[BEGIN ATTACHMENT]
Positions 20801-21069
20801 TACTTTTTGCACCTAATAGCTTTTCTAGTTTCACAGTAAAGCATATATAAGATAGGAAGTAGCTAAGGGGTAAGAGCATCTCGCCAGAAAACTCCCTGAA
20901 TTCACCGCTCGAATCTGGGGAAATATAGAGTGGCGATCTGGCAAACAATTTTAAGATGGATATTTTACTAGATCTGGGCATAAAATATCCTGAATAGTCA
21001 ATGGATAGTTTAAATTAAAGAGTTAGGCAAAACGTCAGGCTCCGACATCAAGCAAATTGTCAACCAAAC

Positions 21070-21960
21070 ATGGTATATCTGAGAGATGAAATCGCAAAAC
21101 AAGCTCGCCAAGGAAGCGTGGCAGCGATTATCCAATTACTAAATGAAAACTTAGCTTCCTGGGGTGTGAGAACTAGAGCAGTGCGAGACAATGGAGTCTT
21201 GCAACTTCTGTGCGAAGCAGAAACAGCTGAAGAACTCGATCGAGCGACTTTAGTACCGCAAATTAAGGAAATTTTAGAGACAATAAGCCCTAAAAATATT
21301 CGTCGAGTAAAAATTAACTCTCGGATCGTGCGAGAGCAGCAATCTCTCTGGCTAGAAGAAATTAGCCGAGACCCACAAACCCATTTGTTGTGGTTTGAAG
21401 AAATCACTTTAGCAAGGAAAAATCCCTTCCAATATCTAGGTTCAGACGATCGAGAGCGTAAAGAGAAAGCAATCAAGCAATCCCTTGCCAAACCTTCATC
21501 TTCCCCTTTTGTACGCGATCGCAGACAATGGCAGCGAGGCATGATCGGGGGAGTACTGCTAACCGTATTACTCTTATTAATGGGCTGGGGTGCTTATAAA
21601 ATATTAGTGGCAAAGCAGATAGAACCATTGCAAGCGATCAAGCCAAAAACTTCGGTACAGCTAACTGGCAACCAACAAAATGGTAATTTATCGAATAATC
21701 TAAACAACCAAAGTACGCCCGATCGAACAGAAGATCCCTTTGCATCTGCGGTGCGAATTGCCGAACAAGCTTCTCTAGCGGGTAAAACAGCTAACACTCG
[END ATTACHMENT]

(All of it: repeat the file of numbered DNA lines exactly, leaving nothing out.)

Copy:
Positions 20801-21069
20801 TACTTTTTGCACCTAATAGCTTTTCTAGTTTCACAGTAAAGCATATATAAGATAGGAAGTAGCTAAGGGGTAAGAGCATCTCGCCAGAAAACTCCCTGAA
20901 TTCACCGCTCGAATCTGGGGAAATATAGAGTGGCGATCTGGCAAACAATTTTAAGATGGATATTTTACTAGATCTGGGCATAAAATATCCTGAATAGTCA
21001 ATGGATAGTTTAAATTAAAGAGTTAGGCAAAACGTCAGGCTCCGACATCAAGCAAATTGTCAACCAAAC

Positions 21070-21960
21070 ATGGTATATCTGAGAGATGAAATCGCAAAAC
21101 AAGCTCGCCAAGGAAGCGTGGCAGCGATTATCCAATTACTAAATGAAAACTTAGCTTCCTGGGGTGTGAGAACTAGAGCAGTGCGAGACAATGGAGTCTT
21201 GCAACTTCTGTGCGAAGCAGAAACAGCTGAAGAACTCGATCGAGCGACTTTAGTACCGCAAATTAAGGAAATTTTAGAGACAATAAGCCCTAAAAATATT
21301 CGTCGAGTAAAAATTAACTCTCGGATCGTGCGAGAGCAGCAATCTCTCTGGCTAGAAGAAATTAGCCGAGACCCACAAACCCATTTGTTGTGGTTTGAAG
21401 AAATCACTTTAGCAAGGAAAAATCCCTTCCAATATCTAGGTTCAGACGATCGAGAGCGTAAAGAGAAAGCAATCAAGCAATCCCTTGCCAAACCTTCATC
21501 TTCCCCTTTTGTACGCGATCGCAGACAATGGCAGCGAGGCATGATCGGGGGAGTACTGCTAACCGTATTACTCTTATTAATGGGCTGGGGTGCTTATAAA
21601 ATATTAGTGGCAAAGCAGATAGAACCATTGCAAGCGATCAAGCCAAAAACTTCGGTACAGCTAACTGGCAACCAACAAAATGGTAATTTATCGAATAATC
21701 TAAACAACCAAAGTACGCCCGATCGAACAGAAGATCCCTTTGCATCTGCGGTGCGAATTGCCGAACAAGCTTCTCTAGCGGGTAAAACAGCTAACACTCG